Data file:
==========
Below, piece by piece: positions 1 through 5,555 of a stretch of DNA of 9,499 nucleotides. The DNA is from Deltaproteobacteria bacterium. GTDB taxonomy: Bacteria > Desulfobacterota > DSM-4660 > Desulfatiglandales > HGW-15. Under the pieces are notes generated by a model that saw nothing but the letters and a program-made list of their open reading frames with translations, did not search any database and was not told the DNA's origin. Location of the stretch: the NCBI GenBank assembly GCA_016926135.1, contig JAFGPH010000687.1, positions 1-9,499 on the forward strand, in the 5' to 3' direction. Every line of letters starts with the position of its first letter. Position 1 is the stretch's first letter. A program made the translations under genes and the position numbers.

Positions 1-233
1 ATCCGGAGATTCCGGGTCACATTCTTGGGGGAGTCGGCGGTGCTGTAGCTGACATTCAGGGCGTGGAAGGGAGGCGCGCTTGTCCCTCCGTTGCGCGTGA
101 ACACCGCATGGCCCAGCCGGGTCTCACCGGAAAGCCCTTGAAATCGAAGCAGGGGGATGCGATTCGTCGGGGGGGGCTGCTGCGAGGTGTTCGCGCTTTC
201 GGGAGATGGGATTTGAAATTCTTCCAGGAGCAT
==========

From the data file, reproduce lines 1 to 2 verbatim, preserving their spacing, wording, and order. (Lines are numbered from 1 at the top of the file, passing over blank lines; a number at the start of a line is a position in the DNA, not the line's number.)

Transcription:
Below, piece by piece: positions 1 through 5,555 of a stretch of DNA of 9,499 nucleotides. The DNA is from Deltaproteobacteria bacterium. GTDB taxonomy: Bacteria > Desulfobacterota > DSM-4660 > Desulfatiglandales > HGW-15. Under the pieces are notes generated by a model that saw nothing but the letters and a program-made list of their open reading frames with translations, did not search any database and was not told the DNA's origin. Location of the stretch: the NCBI GenBank assembly GCA_016926135.1, contig JAFGPH010000687.1, positions 1-9,499 on the forward strand, in the 5' to 3' direction. Every line of letters starts with the position of its first letter. Position 1 is the stretch's first letter. A program made the translations under genes and the position numbers.

Positions 1-233